Back in June, the Atlantic wrote a gushing article about HealthCare.gov. The website was fast, clean, and built on the cheap. It represented everything good about the tech-savvy Obama administration, which, since day one, has been dialed into such big-time trends as cloud computing and the rise of open-source software. Here was a website for the people and by the people—or at least by a decent contractor.
As most people now know, any good feelings around HealthCare.gov have evaporated. People trying to use the site to sign up for health care under the Affordable Care Act have met with an experience that even dial-up users circa 1995 would abhor. On Monday, President Obama found himself not at the campus of Facebook (FB) or Twitter, back-slapping brogrammers, but in Washington apologizing for this abomination. “Nobody is madder than me,” Obama said during a press conference. “We did not wage this long and contentious battle just around a website. That’s not what this was about.”
The author of that Atlantic piece, Alex Howard, hasn’t exactly apologized, but he has been walking back support for the glories of HealthCare.gov. Like a number of other people, Howard says that the front end of the website—the part that people see—was an achievement. All the mess has taken place on the back end, where nasty databases and clunky code from various parties must interact. CGI Federal (GIB/A:CN), a Canadian-owned contractor, has been blamed the most both because of its central role in managing the guts of the site and because it received $88 million of $394 million dedicated to this project. (Want to cry yourself to sleep tonight? Have a look at this government report (pdf) detailing how ridiculously expensive website sausage gets made.)
To place the blame only on CGI, though, seems rather unfair. The people who approved the building of a faulty $400 million website deserve hard looks as well. Through the first half of this year, Facebook spent $606 million on capital expenditures. That figure includes the cost of building massive data centers in such places as Sweden, along with the equipment inside the computing facilities. Based on these figures, HealthCare.gov should have more computing capacity than anything else in the government short of an NSA spy hub.
Or as Andrew Couts at Digital Trends puts it, “Facebook, which received its first investment in June 2004, operated for a full six years before surpassing the $500 million mark in June 2010. Twitter, created in 2006, managed to get by with only $360.17 million in total funding until a $400 million boost in 2011.”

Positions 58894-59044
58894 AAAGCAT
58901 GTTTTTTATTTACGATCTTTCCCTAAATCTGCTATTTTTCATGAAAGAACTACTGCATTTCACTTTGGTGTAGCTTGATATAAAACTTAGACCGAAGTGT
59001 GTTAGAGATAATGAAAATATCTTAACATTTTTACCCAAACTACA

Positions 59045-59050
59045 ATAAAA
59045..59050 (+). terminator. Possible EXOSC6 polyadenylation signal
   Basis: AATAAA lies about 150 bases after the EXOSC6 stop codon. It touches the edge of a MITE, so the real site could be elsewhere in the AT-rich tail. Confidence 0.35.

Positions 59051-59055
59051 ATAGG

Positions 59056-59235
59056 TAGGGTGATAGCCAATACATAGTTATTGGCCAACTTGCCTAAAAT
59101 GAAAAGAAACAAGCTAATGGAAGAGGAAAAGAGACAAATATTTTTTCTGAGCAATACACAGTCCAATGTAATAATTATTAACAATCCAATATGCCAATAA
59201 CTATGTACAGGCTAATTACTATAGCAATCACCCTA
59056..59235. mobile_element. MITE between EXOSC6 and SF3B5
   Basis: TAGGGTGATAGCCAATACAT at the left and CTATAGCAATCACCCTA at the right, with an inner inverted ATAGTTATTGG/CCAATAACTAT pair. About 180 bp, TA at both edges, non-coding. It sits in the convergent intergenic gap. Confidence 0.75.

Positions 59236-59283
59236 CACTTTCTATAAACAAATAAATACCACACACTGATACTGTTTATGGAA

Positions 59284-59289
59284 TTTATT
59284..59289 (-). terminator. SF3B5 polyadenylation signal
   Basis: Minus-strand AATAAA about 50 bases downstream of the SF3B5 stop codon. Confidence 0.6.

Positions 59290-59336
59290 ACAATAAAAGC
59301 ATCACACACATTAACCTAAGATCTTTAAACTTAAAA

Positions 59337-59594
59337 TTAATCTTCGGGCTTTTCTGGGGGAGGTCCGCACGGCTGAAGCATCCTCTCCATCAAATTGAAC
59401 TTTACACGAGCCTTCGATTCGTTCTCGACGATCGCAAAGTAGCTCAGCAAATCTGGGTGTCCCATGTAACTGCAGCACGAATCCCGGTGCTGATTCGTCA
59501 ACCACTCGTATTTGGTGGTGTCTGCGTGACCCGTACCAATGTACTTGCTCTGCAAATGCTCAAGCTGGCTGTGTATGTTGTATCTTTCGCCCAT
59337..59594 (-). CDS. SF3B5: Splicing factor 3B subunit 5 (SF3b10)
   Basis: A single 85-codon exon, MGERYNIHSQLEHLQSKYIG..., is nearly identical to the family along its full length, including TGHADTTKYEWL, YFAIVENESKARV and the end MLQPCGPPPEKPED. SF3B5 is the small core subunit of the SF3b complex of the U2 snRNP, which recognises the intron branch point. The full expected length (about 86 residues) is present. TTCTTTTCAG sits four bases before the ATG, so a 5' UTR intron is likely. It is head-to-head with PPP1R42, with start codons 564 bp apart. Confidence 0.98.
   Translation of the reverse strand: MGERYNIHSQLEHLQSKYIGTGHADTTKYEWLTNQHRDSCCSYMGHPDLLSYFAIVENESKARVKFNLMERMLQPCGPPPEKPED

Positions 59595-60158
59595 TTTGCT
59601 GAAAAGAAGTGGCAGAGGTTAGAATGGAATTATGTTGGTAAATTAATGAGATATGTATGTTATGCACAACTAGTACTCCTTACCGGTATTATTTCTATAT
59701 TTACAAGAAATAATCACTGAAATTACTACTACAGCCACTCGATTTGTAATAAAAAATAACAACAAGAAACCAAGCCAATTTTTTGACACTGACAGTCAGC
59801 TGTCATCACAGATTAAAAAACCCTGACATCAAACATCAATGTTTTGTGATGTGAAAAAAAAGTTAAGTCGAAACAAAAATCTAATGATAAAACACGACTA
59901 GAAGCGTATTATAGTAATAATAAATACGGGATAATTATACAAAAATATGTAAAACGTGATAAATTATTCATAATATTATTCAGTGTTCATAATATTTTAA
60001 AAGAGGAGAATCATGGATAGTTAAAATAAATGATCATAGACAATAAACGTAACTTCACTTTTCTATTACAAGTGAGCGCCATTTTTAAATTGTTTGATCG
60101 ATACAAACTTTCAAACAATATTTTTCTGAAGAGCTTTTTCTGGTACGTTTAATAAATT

It should be noted that in the history of technology cock-ups, this type of thing is quite common. In 2004, Hewlett-Packard (HPQ), which should be pretty tech savvy, blamed a faulty installation of SAP’s (SAP) business software for $400 million in lost sales and a blown quarter that cost three top executives their jobs. Similarly, Levi Strauss chalked up a 98 percent drop in quarterly income back in 2008 to a software installation debacle. And the military has been known to squander a billion or six on technology journeys gone wrong.
What’s particularly painful about the health site disaster, however, is that it really did seem as if the Obama administration understood technology in ways its predecessors didn’t. Obama has hired energetic, innovative people within the administration, and the government has made huge leaps forward in reducing costs through open-source software and turning to the cloud for even highly sensitive jobs.
Yet all that technical know-how failed to build a functioning online health-care exchange. If the development of HealthCare.gov had been managed more competently, a presidential apology for a technology flop would never have been necessary. Now it may be time to overpay a Red, White, and Blue American contractor, such as IBM (IBM), Accenture (ACN), or HP, to help us take two steps backward and clean up the mess.